Worldly Talk

Civil discussion and debate on real world events and issues.


Social Justice in Schools

   
Quote:
Originally Posted by impfireball View Post
People tend to forget about bad stuff, and remember the good times. It's a brain coping mechanism. This happens even when you've seen a bad movie. Can you recall specific details of any bad movies you saw a few months back?
This isn't true in general, it depends on the person in question. Some people can only remember the good things, some only the bad things. For instance, I can still, with photographic clarity, remember all of the awkward slips of the tongue I made 15 years ago, although they were entirely irrelevant and had no impact on my further life. Conversely, even important positive events are easily forgotten in a matter of days.


As for the piece you linked, MonkWren... that's all good and well, but principle 3 seems foolish. Why? Because happiness and sadness are the driving forces behind what we do. If you can choose to turn off mystery, there no longer is a 'stick' forcing you to do better. If you can choose to be happy whenever you want, there no longer is a 'carrot'.
What this person suggests is to be permanently content with mediocrity. Sure, you'll be happy if you get his idea to work, but you'll be an entirely self-centered, entirely useless egotist wallowing in how awesome they are. I'll take misery over that any day.

Quote:
Originally Posted by Ikul View Post
As for the piece you linked, MonkWren... that's all good and well, but principle 3 seems foolish. Why? Because happiness and sadness are the driving forces behind what we do. If you can choose to turn off mystery, there no longer is a 'stick' forcing you to do better. If you can choose to be happy whenever you want, there no longer is a 'carrot'.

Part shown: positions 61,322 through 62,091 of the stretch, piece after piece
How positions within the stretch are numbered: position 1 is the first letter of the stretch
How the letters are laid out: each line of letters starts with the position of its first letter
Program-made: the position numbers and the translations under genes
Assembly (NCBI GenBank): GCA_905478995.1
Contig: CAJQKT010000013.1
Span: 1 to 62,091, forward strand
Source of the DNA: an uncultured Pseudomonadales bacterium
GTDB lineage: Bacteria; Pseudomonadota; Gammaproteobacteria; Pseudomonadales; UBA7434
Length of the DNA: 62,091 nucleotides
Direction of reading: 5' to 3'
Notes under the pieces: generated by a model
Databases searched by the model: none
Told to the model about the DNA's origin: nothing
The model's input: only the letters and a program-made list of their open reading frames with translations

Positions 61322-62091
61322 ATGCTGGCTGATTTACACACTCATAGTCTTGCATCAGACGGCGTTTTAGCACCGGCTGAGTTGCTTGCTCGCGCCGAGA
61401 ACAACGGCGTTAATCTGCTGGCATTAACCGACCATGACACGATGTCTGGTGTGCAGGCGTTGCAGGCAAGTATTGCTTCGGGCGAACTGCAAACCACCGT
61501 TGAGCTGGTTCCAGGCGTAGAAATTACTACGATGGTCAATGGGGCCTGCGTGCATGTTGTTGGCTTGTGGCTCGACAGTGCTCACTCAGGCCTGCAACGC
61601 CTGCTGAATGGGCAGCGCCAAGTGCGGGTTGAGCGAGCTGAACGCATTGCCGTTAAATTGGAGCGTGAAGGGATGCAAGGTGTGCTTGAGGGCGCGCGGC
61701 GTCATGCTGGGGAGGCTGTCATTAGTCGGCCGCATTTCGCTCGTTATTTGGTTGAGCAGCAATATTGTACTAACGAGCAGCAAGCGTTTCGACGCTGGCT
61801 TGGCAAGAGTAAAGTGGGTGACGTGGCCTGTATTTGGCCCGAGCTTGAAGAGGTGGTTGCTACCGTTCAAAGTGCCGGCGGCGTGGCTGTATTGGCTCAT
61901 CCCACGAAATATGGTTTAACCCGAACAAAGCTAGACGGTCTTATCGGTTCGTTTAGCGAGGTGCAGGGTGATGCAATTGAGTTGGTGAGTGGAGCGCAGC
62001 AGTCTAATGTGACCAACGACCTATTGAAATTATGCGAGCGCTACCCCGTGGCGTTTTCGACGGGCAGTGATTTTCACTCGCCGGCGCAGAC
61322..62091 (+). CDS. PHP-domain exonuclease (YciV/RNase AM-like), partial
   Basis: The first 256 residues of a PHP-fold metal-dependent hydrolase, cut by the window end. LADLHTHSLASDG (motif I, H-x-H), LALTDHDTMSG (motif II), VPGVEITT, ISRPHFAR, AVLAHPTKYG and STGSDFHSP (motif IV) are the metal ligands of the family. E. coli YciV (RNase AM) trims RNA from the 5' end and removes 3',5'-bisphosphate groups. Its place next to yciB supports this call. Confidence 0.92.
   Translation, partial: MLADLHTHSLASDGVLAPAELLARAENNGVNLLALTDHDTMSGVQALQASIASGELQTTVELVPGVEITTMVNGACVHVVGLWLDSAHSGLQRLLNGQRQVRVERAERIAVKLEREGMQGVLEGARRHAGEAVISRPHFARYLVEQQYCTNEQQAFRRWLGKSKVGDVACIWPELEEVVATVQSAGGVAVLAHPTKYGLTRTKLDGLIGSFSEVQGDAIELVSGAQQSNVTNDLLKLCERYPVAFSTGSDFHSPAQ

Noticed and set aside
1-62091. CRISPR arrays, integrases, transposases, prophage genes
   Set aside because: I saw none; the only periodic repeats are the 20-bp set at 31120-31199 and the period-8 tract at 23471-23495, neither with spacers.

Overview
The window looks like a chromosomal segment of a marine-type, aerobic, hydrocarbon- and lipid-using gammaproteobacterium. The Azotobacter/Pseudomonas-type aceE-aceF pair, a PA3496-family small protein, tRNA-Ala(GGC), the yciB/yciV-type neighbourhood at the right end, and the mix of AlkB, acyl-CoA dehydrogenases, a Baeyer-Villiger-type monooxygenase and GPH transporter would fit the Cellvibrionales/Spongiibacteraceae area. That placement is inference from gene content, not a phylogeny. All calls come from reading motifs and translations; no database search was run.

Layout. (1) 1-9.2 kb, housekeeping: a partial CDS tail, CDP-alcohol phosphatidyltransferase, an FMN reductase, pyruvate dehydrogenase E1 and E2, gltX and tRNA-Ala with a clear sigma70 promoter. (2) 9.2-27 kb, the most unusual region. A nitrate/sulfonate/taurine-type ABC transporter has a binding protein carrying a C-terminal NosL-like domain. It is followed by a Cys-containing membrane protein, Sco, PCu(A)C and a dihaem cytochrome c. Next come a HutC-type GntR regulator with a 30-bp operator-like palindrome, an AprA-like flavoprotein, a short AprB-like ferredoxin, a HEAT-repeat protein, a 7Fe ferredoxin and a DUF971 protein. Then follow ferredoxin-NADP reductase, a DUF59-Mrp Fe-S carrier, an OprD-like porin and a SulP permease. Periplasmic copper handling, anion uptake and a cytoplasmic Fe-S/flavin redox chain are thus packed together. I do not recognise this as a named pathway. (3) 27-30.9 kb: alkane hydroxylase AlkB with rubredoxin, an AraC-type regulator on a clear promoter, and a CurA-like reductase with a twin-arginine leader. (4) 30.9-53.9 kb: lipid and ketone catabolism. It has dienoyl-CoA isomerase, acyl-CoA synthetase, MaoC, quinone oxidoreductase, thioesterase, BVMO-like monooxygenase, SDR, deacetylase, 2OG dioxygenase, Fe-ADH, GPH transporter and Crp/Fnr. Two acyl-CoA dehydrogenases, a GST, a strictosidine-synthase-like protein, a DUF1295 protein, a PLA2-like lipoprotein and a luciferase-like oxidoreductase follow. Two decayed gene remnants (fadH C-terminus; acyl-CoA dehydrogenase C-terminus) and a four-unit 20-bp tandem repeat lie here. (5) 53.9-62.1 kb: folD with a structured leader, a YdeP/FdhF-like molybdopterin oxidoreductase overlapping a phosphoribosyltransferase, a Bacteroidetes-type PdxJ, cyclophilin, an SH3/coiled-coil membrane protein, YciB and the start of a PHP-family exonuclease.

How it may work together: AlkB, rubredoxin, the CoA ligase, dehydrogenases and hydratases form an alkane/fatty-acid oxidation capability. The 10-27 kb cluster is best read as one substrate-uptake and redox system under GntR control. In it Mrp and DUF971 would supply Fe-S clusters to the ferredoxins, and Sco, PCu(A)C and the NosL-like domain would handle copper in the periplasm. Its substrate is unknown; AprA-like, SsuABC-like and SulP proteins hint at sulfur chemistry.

What this person suggests is to be permanently content with mediocrity. Sure, you'll be happy if you get his idea to work, but you'll be an entirely self-centered, entirely useless egotist wallowing in how awesome they are. I'll take misery over that any day.
While I would object to that passage for different reasons, I do agree that it is, ultimately, garbage.

Quote:
Originally Posted by Tedronai View Post
While I would object to that passage for different reasons, I do agree that it is, ultimately, garbage.
Out of curiosity: care to elaborate?

I expected to disagree with it but I actually liked that article very much. It demonstrates some clear examples of the principles it discusses and while I wouldn't call them "rules to live by" I would definitely recommend keeping them in mind.

Quote:
Originally Posted by Ikul View Post
This isn't true in general, it depends on the person in question. Some people can only remember the good things, some only the bad things. For instance, I can still, with photographic clarity, remember all of the awkward slips of the tongue I made 15 years ago, although they were entirely irrelevant and had no impact on my further life. Conversely, even important positive events are easily forgotten in a matter of days.


As for the piece you linked, MonkWren... that's all good and well, but principle 3 seems foolish. Why? Because happiness and sadness are the driving forces behind what we do. If you can choose to turn off mystery, there no longer is a 'stick' forcing you to do better. If you can choose to be happy whenever you want, there no longer is a 'carrot'.
What this person suggests is to be permanently content with mediocrity. Sure, you'll be happy if you get his idea to work, but you'll be an entirely self-centered, entirely useless egotist wallowing in how awesome they are. I'll take misery over that any day.
I agree; sadness can be as important a motivator as happiness. That said, I think I would replace it with something like "don't let your emotions emotions control your actions" - remember to adjust your behavior both on the emotions you feel and the facts that you know. That said, the general principle is right - we are responsible for the emotions we feel, although we aren't always good at controlling them.

Quote:
Originally Posted by impfireball
People tend to forget about bad stuff, and remember the good times. It's a brain coping mechanism. This happens even when you've seen a bad movie. Can you recall specific details of any bad movies you saw a few months back?